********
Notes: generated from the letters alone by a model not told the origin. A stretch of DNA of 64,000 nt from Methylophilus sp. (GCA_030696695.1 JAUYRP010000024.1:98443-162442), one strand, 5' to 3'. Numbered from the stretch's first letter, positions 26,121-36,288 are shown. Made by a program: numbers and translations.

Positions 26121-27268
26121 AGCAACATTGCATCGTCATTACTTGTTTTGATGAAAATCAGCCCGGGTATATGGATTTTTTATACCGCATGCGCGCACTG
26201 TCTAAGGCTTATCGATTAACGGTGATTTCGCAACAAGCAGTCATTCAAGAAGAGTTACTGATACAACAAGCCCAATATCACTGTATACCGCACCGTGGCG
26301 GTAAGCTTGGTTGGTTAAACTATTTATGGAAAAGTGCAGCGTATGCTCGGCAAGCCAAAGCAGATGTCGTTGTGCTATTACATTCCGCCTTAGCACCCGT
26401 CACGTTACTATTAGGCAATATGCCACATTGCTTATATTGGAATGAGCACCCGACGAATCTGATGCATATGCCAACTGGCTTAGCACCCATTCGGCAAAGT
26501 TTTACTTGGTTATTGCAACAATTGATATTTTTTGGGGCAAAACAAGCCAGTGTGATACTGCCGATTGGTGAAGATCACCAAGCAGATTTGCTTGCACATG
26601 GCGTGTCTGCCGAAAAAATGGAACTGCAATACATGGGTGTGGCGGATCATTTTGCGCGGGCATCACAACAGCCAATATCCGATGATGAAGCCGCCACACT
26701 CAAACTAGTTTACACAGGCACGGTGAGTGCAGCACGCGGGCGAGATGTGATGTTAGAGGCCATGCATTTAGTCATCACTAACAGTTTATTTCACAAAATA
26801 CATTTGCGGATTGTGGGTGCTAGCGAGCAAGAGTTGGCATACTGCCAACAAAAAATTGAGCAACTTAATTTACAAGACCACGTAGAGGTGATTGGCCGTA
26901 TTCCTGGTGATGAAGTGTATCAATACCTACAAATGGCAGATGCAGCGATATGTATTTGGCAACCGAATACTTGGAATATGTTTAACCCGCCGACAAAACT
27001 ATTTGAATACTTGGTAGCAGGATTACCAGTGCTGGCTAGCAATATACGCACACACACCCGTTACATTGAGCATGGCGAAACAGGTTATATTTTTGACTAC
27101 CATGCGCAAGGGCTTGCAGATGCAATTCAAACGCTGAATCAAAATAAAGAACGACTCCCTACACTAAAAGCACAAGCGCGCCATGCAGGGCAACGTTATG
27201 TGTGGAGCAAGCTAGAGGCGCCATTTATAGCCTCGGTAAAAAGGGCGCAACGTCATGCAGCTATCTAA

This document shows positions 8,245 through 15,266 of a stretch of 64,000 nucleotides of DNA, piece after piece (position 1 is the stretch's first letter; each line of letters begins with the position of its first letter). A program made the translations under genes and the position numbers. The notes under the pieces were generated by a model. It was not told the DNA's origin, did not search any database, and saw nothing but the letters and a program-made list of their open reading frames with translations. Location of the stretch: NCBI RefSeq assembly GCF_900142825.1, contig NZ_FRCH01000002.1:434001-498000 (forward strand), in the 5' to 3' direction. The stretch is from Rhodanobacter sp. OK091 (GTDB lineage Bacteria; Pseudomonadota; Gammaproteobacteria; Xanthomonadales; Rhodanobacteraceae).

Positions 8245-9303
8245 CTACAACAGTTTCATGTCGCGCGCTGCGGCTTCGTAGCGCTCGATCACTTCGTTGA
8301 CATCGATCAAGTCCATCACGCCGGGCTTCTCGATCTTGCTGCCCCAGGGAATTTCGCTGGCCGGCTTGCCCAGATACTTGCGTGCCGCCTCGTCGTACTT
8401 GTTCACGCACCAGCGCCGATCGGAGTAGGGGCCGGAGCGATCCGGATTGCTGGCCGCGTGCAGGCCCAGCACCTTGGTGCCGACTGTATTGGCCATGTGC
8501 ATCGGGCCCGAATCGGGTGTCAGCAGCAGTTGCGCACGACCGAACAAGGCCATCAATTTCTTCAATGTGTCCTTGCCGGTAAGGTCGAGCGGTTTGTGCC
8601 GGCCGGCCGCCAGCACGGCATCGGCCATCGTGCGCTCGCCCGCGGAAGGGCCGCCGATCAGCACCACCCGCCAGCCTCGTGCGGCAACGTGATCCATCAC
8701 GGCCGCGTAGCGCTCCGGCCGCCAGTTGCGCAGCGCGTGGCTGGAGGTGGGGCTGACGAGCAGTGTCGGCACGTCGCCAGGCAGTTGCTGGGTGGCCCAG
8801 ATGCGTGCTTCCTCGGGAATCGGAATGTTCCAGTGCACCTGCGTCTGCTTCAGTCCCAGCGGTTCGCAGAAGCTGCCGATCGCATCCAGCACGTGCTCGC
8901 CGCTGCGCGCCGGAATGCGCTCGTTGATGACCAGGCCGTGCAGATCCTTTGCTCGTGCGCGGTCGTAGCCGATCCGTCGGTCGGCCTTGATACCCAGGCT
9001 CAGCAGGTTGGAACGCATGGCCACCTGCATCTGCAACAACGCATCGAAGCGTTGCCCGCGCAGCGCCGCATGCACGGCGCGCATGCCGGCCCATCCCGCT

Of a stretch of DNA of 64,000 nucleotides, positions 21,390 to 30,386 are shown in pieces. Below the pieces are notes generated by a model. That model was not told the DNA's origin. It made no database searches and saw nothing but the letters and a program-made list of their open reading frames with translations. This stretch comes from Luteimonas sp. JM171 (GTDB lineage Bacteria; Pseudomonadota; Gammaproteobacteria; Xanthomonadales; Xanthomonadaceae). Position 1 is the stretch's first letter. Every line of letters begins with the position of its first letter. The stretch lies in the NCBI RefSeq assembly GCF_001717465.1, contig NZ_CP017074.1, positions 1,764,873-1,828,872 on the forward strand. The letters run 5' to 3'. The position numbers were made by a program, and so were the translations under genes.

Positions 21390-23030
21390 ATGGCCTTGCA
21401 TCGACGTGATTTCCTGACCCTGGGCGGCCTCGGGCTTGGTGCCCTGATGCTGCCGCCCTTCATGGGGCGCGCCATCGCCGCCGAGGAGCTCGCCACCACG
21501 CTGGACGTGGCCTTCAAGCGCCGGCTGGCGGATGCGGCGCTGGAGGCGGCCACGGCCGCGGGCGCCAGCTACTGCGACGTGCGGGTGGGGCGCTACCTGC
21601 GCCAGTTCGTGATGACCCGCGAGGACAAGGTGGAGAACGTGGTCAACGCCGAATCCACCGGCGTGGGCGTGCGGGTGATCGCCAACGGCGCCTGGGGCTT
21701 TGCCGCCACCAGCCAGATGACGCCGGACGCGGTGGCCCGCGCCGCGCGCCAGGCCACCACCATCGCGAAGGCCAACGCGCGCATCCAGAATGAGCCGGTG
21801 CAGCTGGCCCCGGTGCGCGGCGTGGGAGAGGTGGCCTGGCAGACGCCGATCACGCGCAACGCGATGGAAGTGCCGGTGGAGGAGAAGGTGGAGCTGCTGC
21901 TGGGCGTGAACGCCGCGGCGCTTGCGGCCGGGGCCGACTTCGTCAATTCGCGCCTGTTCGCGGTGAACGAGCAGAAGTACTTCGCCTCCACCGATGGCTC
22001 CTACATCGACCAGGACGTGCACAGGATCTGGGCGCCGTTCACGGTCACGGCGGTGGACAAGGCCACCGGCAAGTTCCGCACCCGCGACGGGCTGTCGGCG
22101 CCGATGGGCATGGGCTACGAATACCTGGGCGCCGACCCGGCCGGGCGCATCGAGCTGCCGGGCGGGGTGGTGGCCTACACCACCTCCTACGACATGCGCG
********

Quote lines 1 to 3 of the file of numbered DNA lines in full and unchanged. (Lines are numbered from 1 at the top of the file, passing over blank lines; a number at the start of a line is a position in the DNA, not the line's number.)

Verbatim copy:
Notes: generated from the letters alone by a model not told the origin. A stretch of DNA of 64,000 nt from Methylophilus sp. (GCA_030696695.1 JAUYRP010000024.1:98443-162442), one strand, 5' to 3'. Numbered from the stretch's first letter, positions 26,121-36,288 are shown. Made by a program: numbers and translations.

Positions 26121-27268
26121 AGCAACATTGCATCGTCATTACTTGTTTTGATGAAAATCAGCCCGGGTATATGGATTTTTTATACCGCATGCGCGCACTG